Goal setting or guessing?

Financial Planning, News, Retirement

Establishing and defining goals can be a daunting prospect for most of us. If you’re like me you tend to shy away from that and think about something else. Talking about the future in definite terms isn’t easy for many of us. Taking the time to think about the future in the distracted world we live in can be the real challenge!

Personally I find it easy to establish goals in certain areas of my life and really hard to in others. A good example is hobbies and sports and for the past two years I’ve become a keen cyclist. For the first few months I was happy to ride my bike for pleasure and improve naturally but after six months I determined that I wanted to get better and take the steps necessary to do that. So I hired a coach and Colin sets me training plans and most importantly checks that I’m doing what he wants me to do! For 2016 I wanted to improve my power output throughout the year and continually improve my time trialling. Those were loose goals but I could measure progress throughout the year. I had a fixed goal of setting a personal best in the Prudential RideLondon 100 event and I achieved that one last month. We are now chatting about what I want to focus on in 2017. Without goals I would flounder and aimlessly cycle – sure I would have fun but I want to get better.


(On my way to completing Ride London 100 2016)

The same goes in my business life and for years I’ve set goals for both the company and myself. Achieving Certified Financial Planner status and Accredited Financial Planning Firm were the big ones. In January of this year I was finding it difficult to work out what was next. For sure business was going well but I didn’t want my goal to be financially motivated i.e. to increase turnover for the sake of increasing turnover. That sort of goal doesn’t do it for me. So again I turned to a professional executive coach. Russell is based in Australia and we have monthly Skype chats which have been really good for me. During our last conversation he asked me to think about what I wanted to do next.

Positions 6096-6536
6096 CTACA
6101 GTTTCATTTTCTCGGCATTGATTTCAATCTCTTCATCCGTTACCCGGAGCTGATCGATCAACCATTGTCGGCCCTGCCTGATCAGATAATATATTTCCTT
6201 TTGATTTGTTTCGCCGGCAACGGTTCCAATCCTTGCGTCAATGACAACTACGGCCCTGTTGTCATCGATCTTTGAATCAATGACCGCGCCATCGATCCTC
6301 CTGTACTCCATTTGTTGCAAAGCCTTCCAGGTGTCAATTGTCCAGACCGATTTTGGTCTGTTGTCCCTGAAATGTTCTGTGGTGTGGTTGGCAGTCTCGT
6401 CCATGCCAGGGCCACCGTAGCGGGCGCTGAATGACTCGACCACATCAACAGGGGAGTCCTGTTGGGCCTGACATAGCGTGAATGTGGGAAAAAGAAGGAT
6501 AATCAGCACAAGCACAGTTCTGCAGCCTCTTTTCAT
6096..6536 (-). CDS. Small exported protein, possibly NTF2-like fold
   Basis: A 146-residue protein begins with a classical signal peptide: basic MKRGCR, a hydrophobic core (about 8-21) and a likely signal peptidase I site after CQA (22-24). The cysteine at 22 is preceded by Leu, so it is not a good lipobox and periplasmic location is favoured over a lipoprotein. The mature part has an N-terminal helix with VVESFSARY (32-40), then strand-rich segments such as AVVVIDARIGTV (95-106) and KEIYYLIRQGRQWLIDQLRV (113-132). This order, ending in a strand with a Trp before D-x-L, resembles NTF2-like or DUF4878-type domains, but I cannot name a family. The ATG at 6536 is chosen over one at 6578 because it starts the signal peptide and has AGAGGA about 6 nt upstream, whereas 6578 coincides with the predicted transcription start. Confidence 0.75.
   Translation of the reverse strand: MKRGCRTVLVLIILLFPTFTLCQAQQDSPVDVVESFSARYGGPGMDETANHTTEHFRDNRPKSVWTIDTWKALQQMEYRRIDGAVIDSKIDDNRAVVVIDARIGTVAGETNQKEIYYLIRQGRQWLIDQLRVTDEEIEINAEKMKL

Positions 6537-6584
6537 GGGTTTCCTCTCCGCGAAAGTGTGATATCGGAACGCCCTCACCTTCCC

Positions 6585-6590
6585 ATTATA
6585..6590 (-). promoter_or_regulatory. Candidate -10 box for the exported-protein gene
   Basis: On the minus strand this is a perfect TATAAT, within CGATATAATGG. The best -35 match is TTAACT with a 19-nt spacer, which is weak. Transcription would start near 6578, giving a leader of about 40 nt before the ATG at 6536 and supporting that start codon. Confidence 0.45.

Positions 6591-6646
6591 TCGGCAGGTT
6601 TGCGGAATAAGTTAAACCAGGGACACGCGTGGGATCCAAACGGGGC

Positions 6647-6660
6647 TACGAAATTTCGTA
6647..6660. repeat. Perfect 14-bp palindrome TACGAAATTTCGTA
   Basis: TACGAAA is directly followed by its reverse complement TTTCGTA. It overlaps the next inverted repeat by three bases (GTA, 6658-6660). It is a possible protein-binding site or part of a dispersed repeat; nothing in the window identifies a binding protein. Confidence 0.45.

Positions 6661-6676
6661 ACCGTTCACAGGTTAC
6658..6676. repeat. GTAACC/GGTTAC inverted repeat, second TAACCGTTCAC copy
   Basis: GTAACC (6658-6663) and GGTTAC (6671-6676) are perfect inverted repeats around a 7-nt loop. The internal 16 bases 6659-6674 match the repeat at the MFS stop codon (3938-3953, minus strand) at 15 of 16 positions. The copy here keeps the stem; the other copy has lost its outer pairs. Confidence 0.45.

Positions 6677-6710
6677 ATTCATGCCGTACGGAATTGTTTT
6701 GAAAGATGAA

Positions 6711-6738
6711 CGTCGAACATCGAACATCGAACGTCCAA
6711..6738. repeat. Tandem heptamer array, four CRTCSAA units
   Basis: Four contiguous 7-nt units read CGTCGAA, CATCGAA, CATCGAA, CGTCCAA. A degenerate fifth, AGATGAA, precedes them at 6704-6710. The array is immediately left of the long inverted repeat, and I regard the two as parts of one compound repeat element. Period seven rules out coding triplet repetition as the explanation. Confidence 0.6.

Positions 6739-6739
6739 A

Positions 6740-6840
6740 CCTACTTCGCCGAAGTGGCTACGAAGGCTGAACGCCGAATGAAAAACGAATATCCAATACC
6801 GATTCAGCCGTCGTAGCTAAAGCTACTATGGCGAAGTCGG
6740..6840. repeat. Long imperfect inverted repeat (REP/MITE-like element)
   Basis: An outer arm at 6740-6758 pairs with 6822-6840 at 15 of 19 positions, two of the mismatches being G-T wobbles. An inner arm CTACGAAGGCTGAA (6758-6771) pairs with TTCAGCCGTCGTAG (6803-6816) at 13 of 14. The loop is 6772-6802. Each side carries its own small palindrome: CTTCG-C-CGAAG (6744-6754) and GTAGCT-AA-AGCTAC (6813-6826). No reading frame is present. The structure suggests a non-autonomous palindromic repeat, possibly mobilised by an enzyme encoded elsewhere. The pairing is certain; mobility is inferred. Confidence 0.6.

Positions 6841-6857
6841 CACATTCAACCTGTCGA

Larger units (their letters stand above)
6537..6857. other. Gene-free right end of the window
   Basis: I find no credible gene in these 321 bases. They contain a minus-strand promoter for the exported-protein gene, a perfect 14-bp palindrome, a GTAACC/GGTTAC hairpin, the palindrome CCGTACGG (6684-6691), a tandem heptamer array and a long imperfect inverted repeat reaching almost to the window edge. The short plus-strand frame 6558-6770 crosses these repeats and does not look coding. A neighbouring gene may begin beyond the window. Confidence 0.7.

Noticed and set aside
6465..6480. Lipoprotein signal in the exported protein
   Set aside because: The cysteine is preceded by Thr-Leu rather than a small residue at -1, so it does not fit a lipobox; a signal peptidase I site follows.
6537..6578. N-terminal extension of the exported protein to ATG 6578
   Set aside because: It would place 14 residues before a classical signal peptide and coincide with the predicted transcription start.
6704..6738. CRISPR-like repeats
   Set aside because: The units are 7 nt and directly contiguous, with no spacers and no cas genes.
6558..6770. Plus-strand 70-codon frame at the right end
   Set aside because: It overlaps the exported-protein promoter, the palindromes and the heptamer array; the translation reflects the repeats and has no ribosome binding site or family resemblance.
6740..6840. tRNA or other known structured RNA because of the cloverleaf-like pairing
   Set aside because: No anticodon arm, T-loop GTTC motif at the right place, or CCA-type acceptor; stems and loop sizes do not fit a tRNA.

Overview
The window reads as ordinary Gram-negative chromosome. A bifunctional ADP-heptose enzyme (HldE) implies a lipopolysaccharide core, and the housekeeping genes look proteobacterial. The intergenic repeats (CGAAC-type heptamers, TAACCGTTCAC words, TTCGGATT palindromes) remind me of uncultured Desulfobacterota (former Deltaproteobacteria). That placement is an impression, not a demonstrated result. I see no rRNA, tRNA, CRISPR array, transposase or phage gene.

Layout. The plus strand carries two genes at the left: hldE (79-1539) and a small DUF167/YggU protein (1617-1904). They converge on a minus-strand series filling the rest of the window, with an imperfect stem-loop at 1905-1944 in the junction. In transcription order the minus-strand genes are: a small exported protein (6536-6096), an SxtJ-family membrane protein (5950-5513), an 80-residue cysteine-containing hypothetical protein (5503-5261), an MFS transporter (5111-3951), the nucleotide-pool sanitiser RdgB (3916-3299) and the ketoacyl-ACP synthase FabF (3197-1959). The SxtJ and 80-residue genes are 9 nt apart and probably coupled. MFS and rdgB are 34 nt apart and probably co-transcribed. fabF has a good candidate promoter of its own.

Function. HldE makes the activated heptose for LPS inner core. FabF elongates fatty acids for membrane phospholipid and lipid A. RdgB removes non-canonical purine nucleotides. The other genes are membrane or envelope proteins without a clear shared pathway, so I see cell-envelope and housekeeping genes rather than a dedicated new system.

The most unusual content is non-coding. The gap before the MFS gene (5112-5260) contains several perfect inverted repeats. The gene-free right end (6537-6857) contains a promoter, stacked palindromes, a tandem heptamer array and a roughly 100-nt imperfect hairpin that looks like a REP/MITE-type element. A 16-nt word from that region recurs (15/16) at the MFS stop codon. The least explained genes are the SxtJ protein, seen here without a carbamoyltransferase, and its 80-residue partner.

So I suppose it’s a good time for me to write about goal setting and what it means as I’m having to do this for myself.

Anyone who has been in my office will have seen sketches by Carl Richards who has a knack of cutting through complex ideas and getting to the crux of the matter in a simple way. I listened to a series of podcasts of his recently and he talked about goal setting and how it can be off-putting to potential clients. He thinks it’s helpful to consider a ‘best guess’ scenario. So rather than talking about what we want our future to look like in 10, 15 or 20 years time in definite terms (something I find really difficult) he says let’s take a best guess about what we want to be doing and where we want to be. I found this to be a really helpful approach. I’m 37 and trying to figure out what I want to be doing in retirement is nigh impossible but having a think about 5 or 10 years down the line and not being too hard and fast about it is much easier. Financial planning has to take account of what you want your future to look like (and when we’re doing lifestyle financial planning with new clients I’ll be using the word ‘guess’ more than ‘goal’!) and just like cycling, it’s important to have an idea of where you’re headed and as your financial planner it’s my job to keep you and your investment portfolio on track to get you there.

David Gibson


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